With international scrutiny growing on Huawei’s activities, the company is desperately trying every trick in the book. Their methods include bribing American journalists in a bid to influence them to put out reports framing the corporation in a positive light. Huawei is facing boycotts in several nations due to its association with the Chinese Communist Party (CCP) and allegations of spying.
Josh Rogin, a reporter for The Washington Post, was one of the first U.S. journalists to expose Huawei’s bribery attempts. Rogin received an email stating that he could visit Huawei’s campus in Shenzhen and meet company executives for “off-record discussions” on the challenges Huawei was facing in the United States.
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The letter also asked Rogin to not discuss the content with anyone else. But the journalist went ahead and posted the email on Twitter for the world to see. “#Huawei is inviting me on an all-expenses-paid junket to China? That’s gonna be a hard pass. Any American journalist who takes Huawei money should be ashamed and shamed,” he said in a tweet.
After the tweet, several pro-Chinese media outlets ran a campaign against Rogin, accusing him of “blowing things out of proportion.” A TV station in China also did an entire show around the incident.
However, Rogin isn’t the only one who has received such messages from Huawei representatives. Anna Swanson, a journalist with The New York Times, confirmed the same. “Huawei sent out a letter to U.S. journalists inviting us to visit their campuses. The invitation was sent to my colleagues and I… via the Chinese embassy,” she said in a tweet.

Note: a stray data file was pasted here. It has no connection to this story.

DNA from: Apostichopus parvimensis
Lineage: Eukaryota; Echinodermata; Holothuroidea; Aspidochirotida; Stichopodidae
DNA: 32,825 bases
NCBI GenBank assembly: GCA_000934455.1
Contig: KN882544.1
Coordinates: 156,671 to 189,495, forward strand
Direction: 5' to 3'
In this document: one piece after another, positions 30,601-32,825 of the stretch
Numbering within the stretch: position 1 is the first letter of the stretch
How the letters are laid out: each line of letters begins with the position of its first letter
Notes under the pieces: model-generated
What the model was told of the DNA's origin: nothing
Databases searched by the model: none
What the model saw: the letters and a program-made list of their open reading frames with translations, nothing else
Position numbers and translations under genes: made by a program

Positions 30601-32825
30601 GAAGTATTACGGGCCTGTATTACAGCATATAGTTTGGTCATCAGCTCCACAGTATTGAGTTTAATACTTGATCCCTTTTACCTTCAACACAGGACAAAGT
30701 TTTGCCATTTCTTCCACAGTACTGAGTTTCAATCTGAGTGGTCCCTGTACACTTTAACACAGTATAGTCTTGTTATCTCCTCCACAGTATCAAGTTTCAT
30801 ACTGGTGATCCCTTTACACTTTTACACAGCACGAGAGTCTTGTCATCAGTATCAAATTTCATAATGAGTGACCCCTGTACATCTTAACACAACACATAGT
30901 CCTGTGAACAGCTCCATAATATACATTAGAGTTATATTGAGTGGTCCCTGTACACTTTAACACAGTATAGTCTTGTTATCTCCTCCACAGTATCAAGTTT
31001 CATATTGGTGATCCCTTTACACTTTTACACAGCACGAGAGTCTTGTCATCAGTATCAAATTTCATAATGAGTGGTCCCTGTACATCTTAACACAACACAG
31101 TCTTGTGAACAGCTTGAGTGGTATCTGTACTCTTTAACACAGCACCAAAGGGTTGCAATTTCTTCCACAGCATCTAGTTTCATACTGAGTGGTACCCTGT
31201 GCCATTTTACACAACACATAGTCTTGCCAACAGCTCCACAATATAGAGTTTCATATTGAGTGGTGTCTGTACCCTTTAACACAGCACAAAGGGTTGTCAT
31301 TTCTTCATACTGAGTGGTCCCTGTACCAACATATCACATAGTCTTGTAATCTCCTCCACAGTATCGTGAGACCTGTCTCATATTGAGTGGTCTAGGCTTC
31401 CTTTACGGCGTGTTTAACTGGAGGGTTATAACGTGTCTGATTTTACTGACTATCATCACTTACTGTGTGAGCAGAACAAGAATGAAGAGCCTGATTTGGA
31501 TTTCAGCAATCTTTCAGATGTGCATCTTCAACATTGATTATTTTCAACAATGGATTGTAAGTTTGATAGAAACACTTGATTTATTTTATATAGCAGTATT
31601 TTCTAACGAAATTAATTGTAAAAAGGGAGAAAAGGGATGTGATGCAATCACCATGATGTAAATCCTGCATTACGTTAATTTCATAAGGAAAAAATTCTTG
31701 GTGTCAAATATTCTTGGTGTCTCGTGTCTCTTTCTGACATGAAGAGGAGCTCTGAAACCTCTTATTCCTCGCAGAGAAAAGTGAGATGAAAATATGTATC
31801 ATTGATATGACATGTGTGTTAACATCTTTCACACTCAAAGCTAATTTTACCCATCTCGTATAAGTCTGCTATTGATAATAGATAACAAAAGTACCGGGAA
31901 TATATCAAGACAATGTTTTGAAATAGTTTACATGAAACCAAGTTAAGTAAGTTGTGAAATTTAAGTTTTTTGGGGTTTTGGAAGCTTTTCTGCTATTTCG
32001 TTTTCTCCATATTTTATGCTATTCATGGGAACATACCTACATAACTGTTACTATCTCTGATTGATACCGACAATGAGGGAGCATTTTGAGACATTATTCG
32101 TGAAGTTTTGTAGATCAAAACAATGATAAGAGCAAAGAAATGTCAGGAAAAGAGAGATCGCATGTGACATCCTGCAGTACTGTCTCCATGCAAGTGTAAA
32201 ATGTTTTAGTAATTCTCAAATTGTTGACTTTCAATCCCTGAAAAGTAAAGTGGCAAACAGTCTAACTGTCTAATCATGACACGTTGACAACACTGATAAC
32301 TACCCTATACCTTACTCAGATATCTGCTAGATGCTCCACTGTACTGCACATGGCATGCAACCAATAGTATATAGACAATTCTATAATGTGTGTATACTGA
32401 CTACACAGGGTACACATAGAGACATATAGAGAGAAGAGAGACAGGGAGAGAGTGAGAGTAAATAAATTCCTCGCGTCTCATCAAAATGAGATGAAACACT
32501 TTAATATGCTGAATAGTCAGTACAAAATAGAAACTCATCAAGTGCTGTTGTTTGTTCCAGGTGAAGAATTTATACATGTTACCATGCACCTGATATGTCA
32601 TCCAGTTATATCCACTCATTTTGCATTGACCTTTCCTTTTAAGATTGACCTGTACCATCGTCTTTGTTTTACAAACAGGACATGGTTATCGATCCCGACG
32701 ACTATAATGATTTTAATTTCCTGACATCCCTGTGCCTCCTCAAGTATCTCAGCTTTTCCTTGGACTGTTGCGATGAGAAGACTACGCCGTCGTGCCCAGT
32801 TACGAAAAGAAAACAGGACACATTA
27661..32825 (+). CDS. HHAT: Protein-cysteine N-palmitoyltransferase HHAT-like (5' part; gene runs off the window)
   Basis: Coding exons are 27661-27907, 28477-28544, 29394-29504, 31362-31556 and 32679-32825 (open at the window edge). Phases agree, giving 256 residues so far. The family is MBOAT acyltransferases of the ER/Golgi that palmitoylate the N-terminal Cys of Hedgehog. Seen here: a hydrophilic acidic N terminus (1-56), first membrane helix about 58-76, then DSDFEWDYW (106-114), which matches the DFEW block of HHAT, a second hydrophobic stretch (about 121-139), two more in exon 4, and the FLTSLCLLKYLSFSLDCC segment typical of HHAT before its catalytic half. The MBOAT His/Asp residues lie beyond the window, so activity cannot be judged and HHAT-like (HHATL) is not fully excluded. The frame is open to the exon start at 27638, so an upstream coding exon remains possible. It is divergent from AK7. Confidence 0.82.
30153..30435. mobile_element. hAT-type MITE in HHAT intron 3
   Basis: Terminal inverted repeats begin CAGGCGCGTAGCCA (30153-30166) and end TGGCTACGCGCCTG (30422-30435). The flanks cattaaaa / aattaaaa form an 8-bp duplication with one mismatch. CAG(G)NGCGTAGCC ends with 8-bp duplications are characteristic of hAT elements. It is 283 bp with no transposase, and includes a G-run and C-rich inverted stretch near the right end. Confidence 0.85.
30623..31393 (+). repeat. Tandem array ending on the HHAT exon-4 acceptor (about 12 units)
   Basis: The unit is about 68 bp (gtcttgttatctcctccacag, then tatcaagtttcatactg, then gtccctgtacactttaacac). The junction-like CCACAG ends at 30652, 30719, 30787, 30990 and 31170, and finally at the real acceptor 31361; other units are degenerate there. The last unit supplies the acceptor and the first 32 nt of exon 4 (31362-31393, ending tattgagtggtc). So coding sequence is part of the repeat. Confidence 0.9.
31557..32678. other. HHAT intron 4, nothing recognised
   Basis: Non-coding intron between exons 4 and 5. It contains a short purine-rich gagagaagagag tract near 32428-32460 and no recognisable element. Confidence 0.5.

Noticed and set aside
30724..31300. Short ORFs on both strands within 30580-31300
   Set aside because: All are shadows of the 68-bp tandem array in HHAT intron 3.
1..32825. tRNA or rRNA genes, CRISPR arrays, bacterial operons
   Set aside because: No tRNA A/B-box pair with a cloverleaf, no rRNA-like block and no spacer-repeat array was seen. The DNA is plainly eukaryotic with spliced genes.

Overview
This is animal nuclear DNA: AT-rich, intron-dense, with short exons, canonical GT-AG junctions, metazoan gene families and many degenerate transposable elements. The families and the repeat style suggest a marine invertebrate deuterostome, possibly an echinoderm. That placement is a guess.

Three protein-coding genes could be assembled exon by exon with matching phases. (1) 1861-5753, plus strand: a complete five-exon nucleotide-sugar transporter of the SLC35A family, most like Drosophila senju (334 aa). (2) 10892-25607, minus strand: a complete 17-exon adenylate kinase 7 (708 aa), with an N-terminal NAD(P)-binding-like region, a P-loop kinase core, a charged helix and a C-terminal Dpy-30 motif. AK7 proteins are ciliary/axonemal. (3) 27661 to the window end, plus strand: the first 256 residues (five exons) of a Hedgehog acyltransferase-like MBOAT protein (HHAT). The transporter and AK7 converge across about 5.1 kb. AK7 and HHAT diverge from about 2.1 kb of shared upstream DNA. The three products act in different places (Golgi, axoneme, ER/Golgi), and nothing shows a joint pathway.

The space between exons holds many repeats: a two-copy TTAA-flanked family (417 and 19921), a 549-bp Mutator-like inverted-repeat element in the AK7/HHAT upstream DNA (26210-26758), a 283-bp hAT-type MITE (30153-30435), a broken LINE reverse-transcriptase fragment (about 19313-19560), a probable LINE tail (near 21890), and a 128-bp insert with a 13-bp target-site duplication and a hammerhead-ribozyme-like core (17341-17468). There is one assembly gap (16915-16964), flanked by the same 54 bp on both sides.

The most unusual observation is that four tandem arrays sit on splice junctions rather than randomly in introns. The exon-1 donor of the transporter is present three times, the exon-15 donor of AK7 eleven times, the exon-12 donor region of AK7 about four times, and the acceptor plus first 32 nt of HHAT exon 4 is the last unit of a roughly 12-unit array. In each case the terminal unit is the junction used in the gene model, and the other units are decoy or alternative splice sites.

The fact that Huawei chose to send the invitation through a government channel rather than their own offices is another indication of how the corporation is deeply connected to the CCP. The company seems to not understand that Western journalists operate differently than those in China.
“While taking such trips are a common occurrence in the Chinese news industry, accepting free junkets for journalists is a major line not to be crossed in the West, as it could impact the objectivity of the journalist,” according to The Epoch Times.
Warning to Germany
Meanwhile, the U.S. has warned Germany not to use Huawei to build its 5G network. Richard Grenell, the U.S. Ambassador to Germany, sent a letter to the German government stating that America would have no choice but to curtail the intelligence it shares with Berlin. This is largely a step to avoid the risk of Huawei equipment leaking sensitive communications between the two countries.
The letter was sent after Germany had announced that it might not ban Huawei’s 5G hardware, but will test it thoroughly to ensure that it is not a security risk. However, such actions are not likely to guarantee the security of Huawei equipment.
“Because 5G networks are largely software-defined, updates pushed to the network by the manufacturer can radically change how they operate… The 5G networks our allies buy won’t be the networks that they eventually operate, as the software could be changed on a moment-to-moment basis by the manufacturer,” Garrett Marquis, a spokesman for the National Security Council, said to CNN.
Steps are also being taken to curb Huawei’s access to U.S. technological knowledge. Recently, Rep. Jim Banks introduced legislation that would ban foreign entities of adversary nations from entering into partnerships with U.S. universities and colleges that conduct research on critical technologies. At present, over 50 American universities have agreements with Huawei.